I'll tell you what is responsible for the rise of the BNP. It's a Labour government that has failed the communities which is used to regard as its client state. It's a Labour government, which we are told tonight by one of its own advisers, that deliberately encouraged as much immigration as possible in order to make Britain a truly multicultural society. Well that worked well, didn't it?
The huge increases in migrants over the last decade were partly due to a
politically motivated attempt by ministers to radically change the country and
"rub the Right's nose in diversity", according to Andrew Neather, a former
adviser to Tony Blair, Jack Straw and David Blunkett.
He said Labour's relaxation of controls was a deliberate plan to "open up the UK to mass
migration" but that ministers were nervous and reluctant to discuss such a move
publicly for fear it would alienate its "core working class vote". As a result,
the public argument for immigration concentrated instead on the economic
benefits and need for more migrants.
Critics said the revelations showed a "conspiracy" within Government to impose mass immigration for "cynical" political reasons. Mr Neather was a speech writer who worked in Downing Street for Tony Blair and in the Home Office for Jack Straw and David Blunkett,
in the early 2000s.
Writing in the Evening Standard, he revealed the "major shift" in immigration policy came after the publication of a policy paper from the Performance and Innovation Unit, a Downing Street think tank based in the Cabinet Office, in 2001. He wrote a major speech for Barbara Roche, the then immigration minister, in 2000, which was largely based on drafts of the report. He said the final published version of the report promoted the labour market case for immigration but unpublished versions contained additional reasons, he said.
He wrote: "Earlier drafts I saw also included a driving political purpose: that mass immigration was the way that the Government was going to make the UK truly multicultural. "I remember coming away from some discussions with the clear sense that the policy was intended – even if this wasn't its main purpose – to rub the Right's nose in diversity and render their arguments out of date."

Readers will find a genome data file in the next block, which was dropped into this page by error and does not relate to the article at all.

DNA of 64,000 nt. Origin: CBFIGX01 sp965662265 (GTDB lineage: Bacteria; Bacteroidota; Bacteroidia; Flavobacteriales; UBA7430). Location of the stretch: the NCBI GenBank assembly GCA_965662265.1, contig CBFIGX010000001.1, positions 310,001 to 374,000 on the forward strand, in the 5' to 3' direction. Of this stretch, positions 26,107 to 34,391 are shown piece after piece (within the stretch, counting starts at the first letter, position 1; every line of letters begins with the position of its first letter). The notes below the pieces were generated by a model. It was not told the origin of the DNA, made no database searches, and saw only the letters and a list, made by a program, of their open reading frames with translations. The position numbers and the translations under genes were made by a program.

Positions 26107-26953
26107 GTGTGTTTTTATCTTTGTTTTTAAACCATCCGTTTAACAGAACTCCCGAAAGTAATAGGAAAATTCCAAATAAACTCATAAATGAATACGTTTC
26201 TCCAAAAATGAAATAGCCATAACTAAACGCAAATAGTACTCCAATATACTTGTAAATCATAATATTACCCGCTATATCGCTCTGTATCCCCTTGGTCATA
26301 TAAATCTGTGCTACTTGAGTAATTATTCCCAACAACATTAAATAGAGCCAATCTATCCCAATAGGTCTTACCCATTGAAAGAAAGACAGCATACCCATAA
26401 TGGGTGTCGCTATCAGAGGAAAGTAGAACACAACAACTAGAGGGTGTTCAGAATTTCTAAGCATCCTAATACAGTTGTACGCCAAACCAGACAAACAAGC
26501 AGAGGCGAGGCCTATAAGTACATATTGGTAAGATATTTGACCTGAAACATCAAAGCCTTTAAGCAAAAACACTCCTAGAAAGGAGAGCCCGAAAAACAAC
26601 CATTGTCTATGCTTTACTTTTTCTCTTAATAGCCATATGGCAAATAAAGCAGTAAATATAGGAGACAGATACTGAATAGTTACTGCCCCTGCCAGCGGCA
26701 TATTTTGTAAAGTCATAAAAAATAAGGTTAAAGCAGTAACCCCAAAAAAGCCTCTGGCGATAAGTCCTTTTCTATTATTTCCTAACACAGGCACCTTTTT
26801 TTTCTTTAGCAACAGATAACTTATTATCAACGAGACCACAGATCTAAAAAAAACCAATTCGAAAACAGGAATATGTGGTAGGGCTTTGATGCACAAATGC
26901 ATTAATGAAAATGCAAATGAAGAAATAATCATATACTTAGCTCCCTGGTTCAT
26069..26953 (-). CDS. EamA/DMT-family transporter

The "deliberate policy", from late 2000 until "at least February last year", when the new points based system was introduced, was to open up the UK to mass migration, he said. Some 2.3 million migrants have been added to the population since then, according to Whitehall estimates quietly slipped out last month.
On Question Time on Thursday, Mr Straw was repeatedly quizzed about whether Labour's immigration policies had left the door open for the BNP. In his column, Mr Neather said that as well as bringing in hundreds of thousands more migrants to plug labour market gaps, there was also a "driving political purpose" behind immigration policy. He defended the policy, saying mass immigration has "enriched" Britain, and made London a more attractive and cosmopolitan place.
But he acknowledged that "nervous" ministers made no mention of the policy at the time for fear of alienating Labour voters.
"Part by accident, part by design, the Government had created its longed-for immigration boom.
"But ministers wouldn't talk about it. In part they probably realised the conservatism of their core voters: while ministers might have been passionately in favour of a more diverse society, it wasn't necessarily a debate they wanted to have in working men's clubs in Sheffield or Sunderland."
The chairmen of the cross-party Group for Balanced Migration, MPs Frank Field and Nicholas Soames, said: "We welcome this statement by an ex-adviser, which the whole country knows to be true. "It is the first beam of truth that has officially been shone on the immigration issue in Britain."
The cat is well and truly out of the bag.
Someone in an earlier thread reckoned that most BNP voters are ex Conservatives. Oh how I laughed. Funny, I hadn't realised that Blackburn, Burnley, Rotherham, Dewsbury, Dagenham and Barking had ever been Conservative constituencies. I don't know if any academic work has been done in this area, but as a guess, I'd say that 80% of BNP voters are ex-Labour voters. That may not always have been the case, but I'd bet a Pound to a penny it is now.
Far left Fascist parties like the BNP invariably do well under left wing governments which fail left of centre voters. Le Pen rose to prominence in France under Mitterand. The National Front in this country gained traction under Labour in the late 1970s, and now the BNP is on the rise here again.
I would venture to submit that this is no coincidence.